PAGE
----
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Domestic Violence: You Are Not Alone

Created: 11/02/2010
Last Updated: 12/28/2010

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Dear Readers,

You may notice that today’s post is not written by me. My friend, Liz Scherer from the blog , has offered to step in while I’m away. I’ll be learning lots of new nutrition and eating strategies from the folks at in Ludlow, Vermont – and will be sure to share what I’ve learned when I return.

Below, Liz bravely shares an intimate detail of her life. It’s an important read for every woman.

I don't generally get too overexcited about National [fill in the blank] months, days or years. In fact, these days, we are so innundated that it's a wonder that any initiative that deserves attention actually gets it. However, I believe last month’s National Domestic Violence Month is one of those ideas that deserves attention. A lot of attention.

I am not going to bombard you with statistics about sexual abuse or violence against women; they are readily available though organizations like  and the . However, I do want to focus on something that women need to be aware of, especially if they are newly-divorced or newly-single and back on the dating scene again.

When you think domestic or intimate partner violence, what do you think of?

More often than not, the first thing that comes to mind is sexual and physical abuse, right? And no wonder, because it is truly a national if not an international problem, and increasingly prevalent among teens as well. It can cross genders, ages and race. However, domestic or intimate violence can also be emotional, either in conjunction with physicality or by itself. In fact, like physical abuse, emotional abuse is similarly based on power and control. Emotional abuse is verbal or non-verbal, it is constant criticism and repeated disapproval, it is blame, insults, accusations and insinuations. And, although it is intangible, it systematically destroys self-confidence and creates deep scars that can take years and a lot of work to heal. A key reason that women often don't report being emotionally abused is that it's hard to prove. And its wounds can be so deep that the cycle becomes too powerful to break.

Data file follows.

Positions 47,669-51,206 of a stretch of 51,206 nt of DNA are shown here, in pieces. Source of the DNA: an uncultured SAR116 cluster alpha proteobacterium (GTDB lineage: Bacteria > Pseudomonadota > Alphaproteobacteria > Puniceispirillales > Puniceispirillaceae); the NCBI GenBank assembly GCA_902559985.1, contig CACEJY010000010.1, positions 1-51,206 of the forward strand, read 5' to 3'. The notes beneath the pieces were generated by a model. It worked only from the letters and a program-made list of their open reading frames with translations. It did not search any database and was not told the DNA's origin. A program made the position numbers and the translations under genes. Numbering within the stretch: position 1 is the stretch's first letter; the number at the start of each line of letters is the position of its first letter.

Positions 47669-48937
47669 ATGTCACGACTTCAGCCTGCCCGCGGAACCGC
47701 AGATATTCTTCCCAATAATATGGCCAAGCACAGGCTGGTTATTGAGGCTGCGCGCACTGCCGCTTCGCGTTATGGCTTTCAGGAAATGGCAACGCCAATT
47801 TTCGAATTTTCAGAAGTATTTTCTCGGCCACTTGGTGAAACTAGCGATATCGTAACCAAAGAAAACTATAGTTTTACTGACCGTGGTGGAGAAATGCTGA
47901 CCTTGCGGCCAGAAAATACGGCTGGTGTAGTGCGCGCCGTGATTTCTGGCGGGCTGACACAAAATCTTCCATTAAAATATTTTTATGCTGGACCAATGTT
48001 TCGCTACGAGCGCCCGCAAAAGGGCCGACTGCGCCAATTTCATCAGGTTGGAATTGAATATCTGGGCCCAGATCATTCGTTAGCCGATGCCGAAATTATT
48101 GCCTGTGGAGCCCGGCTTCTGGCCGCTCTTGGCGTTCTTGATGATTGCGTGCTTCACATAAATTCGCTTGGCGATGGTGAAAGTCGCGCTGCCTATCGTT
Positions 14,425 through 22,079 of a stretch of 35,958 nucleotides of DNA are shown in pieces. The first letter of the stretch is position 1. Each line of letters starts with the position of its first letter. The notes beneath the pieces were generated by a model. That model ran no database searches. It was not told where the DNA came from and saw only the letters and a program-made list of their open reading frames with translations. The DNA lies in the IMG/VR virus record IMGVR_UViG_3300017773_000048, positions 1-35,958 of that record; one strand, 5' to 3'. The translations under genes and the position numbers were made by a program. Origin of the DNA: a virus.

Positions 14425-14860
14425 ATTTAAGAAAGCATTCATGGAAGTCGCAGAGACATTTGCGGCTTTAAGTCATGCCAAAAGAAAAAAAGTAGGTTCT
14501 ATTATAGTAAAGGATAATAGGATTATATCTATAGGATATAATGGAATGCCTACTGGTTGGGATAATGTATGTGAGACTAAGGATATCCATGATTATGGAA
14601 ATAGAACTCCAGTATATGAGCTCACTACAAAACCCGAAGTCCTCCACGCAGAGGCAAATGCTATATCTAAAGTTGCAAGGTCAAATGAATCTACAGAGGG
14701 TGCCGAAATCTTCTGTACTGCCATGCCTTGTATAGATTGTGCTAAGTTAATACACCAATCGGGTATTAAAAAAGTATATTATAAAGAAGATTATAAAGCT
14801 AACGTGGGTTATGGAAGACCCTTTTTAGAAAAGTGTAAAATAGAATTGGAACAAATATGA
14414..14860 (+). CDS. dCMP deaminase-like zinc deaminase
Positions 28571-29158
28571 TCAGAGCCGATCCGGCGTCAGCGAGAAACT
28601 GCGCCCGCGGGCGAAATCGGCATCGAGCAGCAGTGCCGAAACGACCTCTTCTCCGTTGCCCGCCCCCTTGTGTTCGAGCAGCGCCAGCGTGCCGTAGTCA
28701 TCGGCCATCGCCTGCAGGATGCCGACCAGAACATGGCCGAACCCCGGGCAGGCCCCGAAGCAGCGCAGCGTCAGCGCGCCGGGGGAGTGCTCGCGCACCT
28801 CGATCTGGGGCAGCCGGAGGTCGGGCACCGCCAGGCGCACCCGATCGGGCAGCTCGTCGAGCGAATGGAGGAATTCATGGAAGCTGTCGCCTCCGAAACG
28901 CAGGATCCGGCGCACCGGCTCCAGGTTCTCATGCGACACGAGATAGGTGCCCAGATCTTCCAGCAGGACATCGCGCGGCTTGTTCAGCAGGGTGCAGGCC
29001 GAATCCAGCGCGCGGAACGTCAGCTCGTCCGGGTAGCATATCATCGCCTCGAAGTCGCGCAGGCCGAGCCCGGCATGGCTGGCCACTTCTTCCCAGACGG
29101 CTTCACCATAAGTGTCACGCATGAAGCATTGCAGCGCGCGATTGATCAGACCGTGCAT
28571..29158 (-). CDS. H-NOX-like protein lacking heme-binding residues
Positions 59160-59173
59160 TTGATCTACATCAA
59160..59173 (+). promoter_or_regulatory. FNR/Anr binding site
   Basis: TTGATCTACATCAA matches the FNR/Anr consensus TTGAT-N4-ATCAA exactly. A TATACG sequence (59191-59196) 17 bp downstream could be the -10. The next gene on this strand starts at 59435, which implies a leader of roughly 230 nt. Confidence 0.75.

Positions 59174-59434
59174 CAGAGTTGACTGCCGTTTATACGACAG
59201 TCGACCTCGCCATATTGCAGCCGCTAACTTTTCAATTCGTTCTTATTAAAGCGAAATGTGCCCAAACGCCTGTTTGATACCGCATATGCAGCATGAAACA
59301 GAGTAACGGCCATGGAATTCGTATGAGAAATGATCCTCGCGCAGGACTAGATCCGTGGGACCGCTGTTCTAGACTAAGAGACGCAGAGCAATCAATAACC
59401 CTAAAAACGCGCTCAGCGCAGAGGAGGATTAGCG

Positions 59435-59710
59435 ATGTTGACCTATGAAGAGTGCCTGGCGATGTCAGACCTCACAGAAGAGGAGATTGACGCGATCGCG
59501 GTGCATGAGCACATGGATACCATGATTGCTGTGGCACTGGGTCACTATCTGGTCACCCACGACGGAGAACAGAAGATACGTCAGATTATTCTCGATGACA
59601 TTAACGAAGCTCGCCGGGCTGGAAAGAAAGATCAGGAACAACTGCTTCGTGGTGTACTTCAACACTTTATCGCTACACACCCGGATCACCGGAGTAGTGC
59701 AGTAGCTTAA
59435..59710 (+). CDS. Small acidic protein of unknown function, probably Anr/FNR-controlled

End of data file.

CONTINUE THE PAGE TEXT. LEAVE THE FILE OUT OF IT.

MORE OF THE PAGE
I know strong, self-empowered women who wound up in a cycle of emotional abuse, hardly realizing what it was other than it made them feel terrible on a daily basis.

I am one of those women.

I am not going to name names or provide details. But I will share that over time, self-blame starts to set in and it's easy to believe that there's something wrong with you, not your partner. And instead of walking away, you stay long after you should stay.

My story is a common story. I partnered with someone who presented himself as one way to the world and another to me. A seemingly charming man who wooed me and then turned into Mr. Hyde.

Bad day? My fault. High rent? My fault. His unhappiness? All my fault. Another viewpoint? Nope, not allowed. The 'boss' of [fill in the blank]? Him, not me. Compromise? Not real good at it. Invalidation? All the time. Highlighting my flaws? Yes.  Explosive anger? You bet. I walked around on eggshells for most of the relationship, always trying to please, to try to make him like me, to make things better..."if I, then" set in fairly quickly.

He really didn't like me. And you know what? I didn't really like him. But I stayed with it because damn it, I was going to prove to him that I was worth it.

By the time the relationship was over and I made the decision that it was time to cut my losses, I had lost a lot of weight and a lot of me. At the end, 12 pounds lighter and in for a long haul of therapy, I realized that I was angry, damn angry. But mostly at myself for allowing the abuse.

The weight eventually came back on. I did (and continue to do) a lot of therapy. I had another relationship and learned to trust -- not only him -- but also myself.  But I'm still wary. And some of the trauma and self-doubt remains with me to this day.

Emotional abuse is ABUSE. Don't let it happen to you. Talk to someone. Let them in. If you need help, please, please get it. Contact the  (1-800-799.SAFE).